Marking International Women’s Day, Prof. Rangita de Silva de Alwis makes the case for U.S. ratification of the UN’s global bill of rights for women
Adopted in 1979 and instituted by the United Nations in 1981, the Convention on the Elimination of All Forms of Discrimination against Women (CEDAW) is considered an international bill of rights for women, and only six UN member countries have not yet ratified it – among them are Sudan, Iran, and the United States of America.
In an upcoming paper called “‘Time is a-wasting:’ Making the Case for CEDAW Ratification by the United States,” University of Pennsylvania Carey Law School Senior Adjunct Professor of Global Leadership Rangita de Silva de Alwis and co-author Ambassador Melanne Verveer draw on a quotation from then-Senator Joseph Biden to drive their point home that American ratification of the CEDAW is long overdue.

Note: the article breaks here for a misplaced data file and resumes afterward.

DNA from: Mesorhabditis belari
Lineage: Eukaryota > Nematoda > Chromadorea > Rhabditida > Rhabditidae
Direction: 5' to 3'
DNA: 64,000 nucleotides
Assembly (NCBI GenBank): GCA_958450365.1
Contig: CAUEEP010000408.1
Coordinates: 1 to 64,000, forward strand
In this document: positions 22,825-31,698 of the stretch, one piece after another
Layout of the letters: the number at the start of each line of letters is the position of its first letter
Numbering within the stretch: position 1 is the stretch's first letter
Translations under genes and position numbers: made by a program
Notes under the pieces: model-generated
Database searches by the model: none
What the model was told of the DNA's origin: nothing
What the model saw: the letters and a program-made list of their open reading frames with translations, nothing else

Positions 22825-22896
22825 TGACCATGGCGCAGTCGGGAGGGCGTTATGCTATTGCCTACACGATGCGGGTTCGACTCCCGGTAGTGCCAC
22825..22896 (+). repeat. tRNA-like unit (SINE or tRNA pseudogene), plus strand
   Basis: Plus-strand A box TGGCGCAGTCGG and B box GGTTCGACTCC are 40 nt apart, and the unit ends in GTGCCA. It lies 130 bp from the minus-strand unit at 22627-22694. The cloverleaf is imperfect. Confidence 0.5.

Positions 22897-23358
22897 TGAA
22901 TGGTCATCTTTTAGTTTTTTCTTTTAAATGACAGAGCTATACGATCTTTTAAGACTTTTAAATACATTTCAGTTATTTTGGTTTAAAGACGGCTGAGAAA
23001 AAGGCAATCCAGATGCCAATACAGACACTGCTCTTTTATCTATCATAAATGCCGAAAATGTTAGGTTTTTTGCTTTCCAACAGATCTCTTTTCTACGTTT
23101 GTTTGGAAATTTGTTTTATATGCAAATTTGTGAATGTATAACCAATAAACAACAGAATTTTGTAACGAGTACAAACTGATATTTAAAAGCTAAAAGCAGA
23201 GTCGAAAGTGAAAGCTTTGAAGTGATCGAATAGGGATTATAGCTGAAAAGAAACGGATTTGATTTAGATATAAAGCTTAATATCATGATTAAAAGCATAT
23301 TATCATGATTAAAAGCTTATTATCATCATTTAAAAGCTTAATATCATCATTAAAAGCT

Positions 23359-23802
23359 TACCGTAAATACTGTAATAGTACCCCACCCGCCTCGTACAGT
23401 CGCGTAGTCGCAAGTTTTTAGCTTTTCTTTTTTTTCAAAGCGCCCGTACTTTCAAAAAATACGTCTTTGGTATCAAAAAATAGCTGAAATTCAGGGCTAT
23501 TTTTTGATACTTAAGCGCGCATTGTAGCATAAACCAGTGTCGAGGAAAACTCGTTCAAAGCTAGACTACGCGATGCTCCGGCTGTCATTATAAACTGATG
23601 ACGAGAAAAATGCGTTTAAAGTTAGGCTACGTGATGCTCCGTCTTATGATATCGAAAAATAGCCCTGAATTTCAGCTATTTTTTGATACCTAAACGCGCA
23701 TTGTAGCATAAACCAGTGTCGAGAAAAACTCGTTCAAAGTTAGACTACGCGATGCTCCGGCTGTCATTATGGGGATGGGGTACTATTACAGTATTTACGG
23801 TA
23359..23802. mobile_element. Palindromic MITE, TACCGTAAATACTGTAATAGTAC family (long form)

As de Silva de Alwis recently told Penn Today:
I am hopeful that it will be ratified under [Biden’s] tenure, as it’s long past time, Madeleine Albright said and at that time, Senator Biden said ‘time is a-wasting.’ Biden was the architect and the champion for the VAWA, Violence Against Women Act. I see this next because the interlinked nature of the Violence Against Women Act and the CEDAW means they are mutually reinforcing. And as I argue in the paper, at this moment in time they are battling the dual forces of sexism and 400 years of racism in this country, as well as globally, the growing forces of nationalism and populism and the twin forces of economic crisis and the pandemic. This time is so appropriate, so auspicious for us to ratify the CEDAW as a way of addressing these interlinked crises.
Read more of de Silva de Alwis’s insights on the urgency of women’s rights in this moment at Penn Today.